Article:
From the pages of
The Sublette County Journal
Volume 5, Number 4 - 9/21/00
brought to you online by Pinedale Online

Commissioners Approve Latest Saypol Development
"Packer Creek" parcels range in price from $375,000 - $675,000
by Rob Shaul

At their meeting September 12, the Sublette County Commissioners approved the latest large tract development in Sublette County by Jackson developer Ron Saypol. The "Packer Creek" development is located just east of the Hoback Rim, on the north side of Highway 191. It is accessed using the Miner Creek Road.

Mr. Saypol, who developed the 7-Mile River Ranch near Daniel, submitted a large tract development application to the county in which he proposed splitting approximately 400 acres of A-1 land into nine 35-50 acre parcels. The parcels are being marketed as home sites and have asking prices ranging from $375,000 to $675,000.

Several people spoke or wrote in opposition to Mr. Saypol's latest development. Earlier in the Day, Pinedale rancher Doug Vickery told the Commissioners the area Mr. Saypol planned to subdivide was a "very sensitive, very narrow migrating corridor for both deer and elk." Mr. Vickery said that over the years he had seen "literally hundreds of elk and deer come down through there." Subdividing the property into nine parcels would have "potential terrible impacts on wildlife," he said. Mr. Vickery suggested reducing the number of subdivided parcels from nine to four or five to reduce the impact on this "very fragile corridor for wildlife."

Commissioner Gordon Johnston told Mr. Vickery he also had concerns about the development's impact to deer and elk migration. "There is a lot of concern," he said, "I've had several calls." He said he's spoken with Game & Fish Biologist Doug McWhirter and that Doug had told him that Mr. Saypol's plans were as wildlife-friendly as could be expected.

Mr. Sayol said his plans call for fencing the perimeter of the entire subdivision with a wildlife friendly fence. Parcel owners will be allowed to fence 5-acre building sites on their plots, but no further cross fencing will be allowed. Covenants also prevent feeding wildlife, Mr. Saypol told the Commissioners.

Sylvia and Roberto Sandoval of the Mocroft Ranch told the Commission they owned two sections near Mr. Saypol's development and that they were opposed because it had the potential to increase the values of their lands. "Land values are being driven to intolerable levels," they said, noting that estate taxes may force them to sell their sections in the future. "Can't something be done by this county to save this way of life?" they asked.

Mr. Johnston's answer: "Buy it. . . . It's the only answer I can come up with right now." The Commissioner added that he was working with the Game & Fish, Green River Valley Land Trust, and federal agencies to identify migratory wildlife corridors and establish development restricts to protect them.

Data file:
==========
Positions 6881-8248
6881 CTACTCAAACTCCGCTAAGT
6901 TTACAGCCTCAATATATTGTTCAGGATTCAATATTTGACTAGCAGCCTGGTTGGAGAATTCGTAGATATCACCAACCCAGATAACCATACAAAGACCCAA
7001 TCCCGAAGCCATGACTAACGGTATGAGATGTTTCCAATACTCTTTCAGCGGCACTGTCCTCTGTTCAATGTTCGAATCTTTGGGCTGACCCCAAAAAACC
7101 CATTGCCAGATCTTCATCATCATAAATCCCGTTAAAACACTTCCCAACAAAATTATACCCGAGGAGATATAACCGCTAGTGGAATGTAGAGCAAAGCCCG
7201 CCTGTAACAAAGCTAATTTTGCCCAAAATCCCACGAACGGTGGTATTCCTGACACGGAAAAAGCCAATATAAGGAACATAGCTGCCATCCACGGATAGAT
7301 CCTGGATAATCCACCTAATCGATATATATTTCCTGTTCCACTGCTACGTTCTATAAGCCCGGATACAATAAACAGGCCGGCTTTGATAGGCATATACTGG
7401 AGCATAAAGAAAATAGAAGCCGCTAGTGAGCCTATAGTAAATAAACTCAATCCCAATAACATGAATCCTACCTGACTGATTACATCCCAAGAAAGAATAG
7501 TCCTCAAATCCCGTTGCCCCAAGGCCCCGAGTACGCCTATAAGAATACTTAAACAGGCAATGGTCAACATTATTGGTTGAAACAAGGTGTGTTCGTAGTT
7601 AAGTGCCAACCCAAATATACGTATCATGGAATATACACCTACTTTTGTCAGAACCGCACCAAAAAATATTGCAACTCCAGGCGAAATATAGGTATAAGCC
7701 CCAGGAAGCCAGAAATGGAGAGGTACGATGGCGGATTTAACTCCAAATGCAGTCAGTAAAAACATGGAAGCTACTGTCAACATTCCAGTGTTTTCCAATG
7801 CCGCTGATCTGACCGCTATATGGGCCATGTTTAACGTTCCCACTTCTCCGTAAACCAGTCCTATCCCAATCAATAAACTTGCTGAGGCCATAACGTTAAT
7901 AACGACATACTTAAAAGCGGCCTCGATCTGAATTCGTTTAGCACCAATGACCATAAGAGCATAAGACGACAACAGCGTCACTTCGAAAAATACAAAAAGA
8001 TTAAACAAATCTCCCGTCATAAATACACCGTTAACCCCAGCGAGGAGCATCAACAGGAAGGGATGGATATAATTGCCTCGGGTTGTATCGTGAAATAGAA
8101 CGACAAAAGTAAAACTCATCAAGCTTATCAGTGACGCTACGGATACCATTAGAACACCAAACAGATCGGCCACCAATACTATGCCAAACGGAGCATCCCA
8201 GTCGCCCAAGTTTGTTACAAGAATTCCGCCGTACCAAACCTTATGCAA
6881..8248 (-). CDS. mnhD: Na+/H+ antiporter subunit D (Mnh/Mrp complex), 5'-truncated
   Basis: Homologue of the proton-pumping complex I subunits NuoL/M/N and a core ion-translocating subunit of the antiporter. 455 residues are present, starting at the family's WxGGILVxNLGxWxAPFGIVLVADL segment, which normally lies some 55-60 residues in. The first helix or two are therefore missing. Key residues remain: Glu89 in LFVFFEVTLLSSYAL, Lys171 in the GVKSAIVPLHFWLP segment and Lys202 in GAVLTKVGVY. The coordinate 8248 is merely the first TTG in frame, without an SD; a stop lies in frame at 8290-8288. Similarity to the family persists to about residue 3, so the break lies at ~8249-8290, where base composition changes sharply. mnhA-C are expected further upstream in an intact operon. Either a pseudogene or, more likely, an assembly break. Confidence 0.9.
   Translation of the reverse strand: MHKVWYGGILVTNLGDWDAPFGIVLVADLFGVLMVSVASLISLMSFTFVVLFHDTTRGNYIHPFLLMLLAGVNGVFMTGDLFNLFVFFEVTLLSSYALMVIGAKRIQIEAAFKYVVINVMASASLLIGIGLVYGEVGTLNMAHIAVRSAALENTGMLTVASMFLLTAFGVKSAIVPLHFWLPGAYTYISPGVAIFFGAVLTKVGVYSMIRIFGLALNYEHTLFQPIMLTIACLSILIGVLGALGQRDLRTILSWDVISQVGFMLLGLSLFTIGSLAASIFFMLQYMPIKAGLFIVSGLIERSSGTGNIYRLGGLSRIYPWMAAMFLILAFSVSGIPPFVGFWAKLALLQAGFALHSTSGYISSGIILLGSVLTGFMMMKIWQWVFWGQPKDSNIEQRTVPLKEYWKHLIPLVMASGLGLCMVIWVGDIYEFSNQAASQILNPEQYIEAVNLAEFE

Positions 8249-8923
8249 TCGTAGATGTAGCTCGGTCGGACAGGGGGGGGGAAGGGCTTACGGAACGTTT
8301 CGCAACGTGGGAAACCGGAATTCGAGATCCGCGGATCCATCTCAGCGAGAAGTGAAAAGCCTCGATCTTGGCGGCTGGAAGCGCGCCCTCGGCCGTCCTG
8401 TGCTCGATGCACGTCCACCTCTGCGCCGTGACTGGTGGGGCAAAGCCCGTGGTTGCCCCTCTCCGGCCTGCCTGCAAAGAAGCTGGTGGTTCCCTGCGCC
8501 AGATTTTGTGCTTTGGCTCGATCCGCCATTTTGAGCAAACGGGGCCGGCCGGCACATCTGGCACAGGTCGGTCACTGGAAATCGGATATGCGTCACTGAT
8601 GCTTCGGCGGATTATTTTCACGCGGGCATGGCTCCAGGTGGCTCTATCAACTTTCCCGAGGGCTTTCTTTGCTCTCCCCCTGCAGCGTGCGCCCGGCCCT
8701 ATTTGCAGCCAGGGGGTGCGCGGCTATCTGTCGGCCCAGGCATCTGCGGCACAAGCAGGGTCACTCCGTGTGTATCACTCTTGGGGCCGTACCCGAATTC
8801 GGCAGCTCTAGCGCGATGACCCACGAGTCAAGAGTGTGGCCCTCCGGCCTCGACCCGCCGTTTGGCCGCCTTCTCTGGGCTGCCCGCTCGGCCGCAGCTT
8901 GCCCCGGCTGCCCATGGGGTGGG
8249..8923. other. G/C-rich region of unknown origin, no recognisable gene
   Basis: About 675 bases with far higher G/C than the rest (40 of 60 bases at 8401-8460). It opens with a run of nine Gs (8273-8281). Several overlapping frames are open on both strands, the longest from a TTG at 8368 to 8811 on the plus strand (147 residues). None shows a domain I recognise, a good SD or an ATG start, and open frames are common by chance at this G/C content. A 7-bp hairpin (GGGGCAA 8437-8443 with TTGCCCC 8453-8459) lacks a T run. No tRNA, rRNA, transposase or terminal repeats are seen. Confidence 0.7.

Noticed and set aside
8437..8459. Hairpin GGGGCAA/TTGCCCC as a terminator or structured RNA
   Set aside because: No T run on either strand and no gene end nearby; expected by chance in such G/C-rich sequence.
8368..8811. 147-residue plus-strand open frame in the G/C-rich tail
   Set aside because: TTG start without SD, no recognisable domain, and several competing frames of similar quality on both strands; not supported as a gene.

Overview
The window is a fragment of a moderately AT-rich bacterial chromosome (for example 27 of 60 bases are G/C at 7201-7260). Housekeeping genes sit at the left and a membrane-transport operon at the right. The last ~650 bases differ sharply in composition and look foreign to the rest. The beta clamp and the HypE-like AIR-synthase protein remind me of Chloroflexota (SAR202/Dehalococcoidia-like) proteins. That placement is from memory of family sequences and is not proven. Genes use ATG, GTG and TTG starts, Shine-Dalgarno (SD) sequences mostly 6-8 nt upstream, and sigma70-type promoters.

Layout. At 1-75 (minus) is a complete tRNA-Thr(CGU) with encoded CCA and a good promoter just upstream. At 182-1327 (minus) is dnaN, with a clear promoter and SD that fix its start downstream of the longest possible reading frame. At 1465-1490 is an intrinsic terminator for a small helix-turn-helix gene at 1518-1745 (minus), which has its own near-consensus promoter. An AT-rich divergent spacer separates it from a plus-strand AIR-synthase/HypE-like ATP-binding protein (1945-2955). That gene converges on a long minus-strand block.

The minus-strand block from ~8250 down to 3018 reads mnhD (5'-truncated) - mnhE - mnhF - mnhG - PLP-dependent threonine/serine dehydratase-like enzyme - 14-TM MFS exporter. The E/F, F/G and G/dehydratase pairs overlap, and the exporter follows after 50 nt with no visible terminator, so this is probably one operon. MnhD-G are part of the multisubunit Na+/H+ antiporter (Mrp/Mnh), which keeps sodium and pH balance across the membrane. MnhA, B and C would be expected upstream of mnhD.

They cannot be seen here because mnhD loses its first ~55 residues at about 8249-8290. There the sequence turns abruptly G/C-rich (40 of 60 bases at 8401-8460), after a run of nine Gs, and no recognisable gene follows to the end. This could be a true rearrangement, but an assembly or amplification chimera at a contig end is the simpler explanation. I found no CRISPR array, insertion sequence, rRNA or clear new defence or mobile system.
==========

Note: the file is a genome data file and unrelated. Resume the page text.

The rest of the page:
In a letter to the Commission, Flying A Ranch owner Lowell Hanson wrote in opposition to the development. Mr. Hanson wrote that the ecological impact of the development would be "extreme." He urged the Commission to deny Mr. Saypol's application.

Tyler Wilson of Boulder attended the meeting and also spoke in opposition.

In the end, both Mr. Johnston and Commissioner Betty Fear of Big Piney voted to approve Mr. Saypol's application. Commission Chairman Bill Cramer of Bondurant was absent.

While expressing misgivings about the new subdivision, Ms. Fear also expressed concern about respecting private property rights. "For a government to tell people what they can do with their property, I'm not sure that's the way we want to go."

Other Meeting News ...

Mary Lynn Worl and Doug Vickery both spoke to the Board with concerns about County roads. Ms. Worl complained about the dust from the Pinedale East Road, which leads from the Fremont Lake Road to James Lane. She asked the Board to consider surfacing the road. Mr. Vickery asked them run a motor grader over the Pape County Road. "It shakes you completely apart," he told the Board.

County Library Supervisor Daphne Platts told the Board she had met with space consultant Brad Waters considering an addition to the Big Piney Library. Plans call for the library to be expanded to include a meeting room, a computer area and better bathrooms.

The Board accepted a $119,000 bid to fence the new addition to the Sublette County Landfill near Marbleton.

Road & Bridge Supervisor Mike McGinnis told the Board the archeological survey of the proposed 50-acre addition to the Industrial Site west of Pinedale had been completed. The County wants to purchase the additional land from the BLM.

Gary Espenscheid updated the Board on the final construction list for the Sublette County Ag Center. Since last May, the Board has withheld a $55,000 payment to the building's contractor, Speigelberg Lumber, of Laramie because of several items on the building which need to be repaired or completed. Mr. Espenscheid said he had met with the project's architect, and the contractor had done a complete walk-through of the building. Items remain, but Mr. Espenscheid recommended that the Board go ahead and pay the $55,000. The Board still holds $93,000 owed to Speigelberg which will be paid when the county finally accepts the building.

The Board approved an application by Lawrence Rice to rezone 1.1 acres from Rural Residential near Boulder to Light Industrial. Mr. Rice plans to open a livestock gate and panel manufacturing business on site.

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Publisher/Editor: Rob Shaul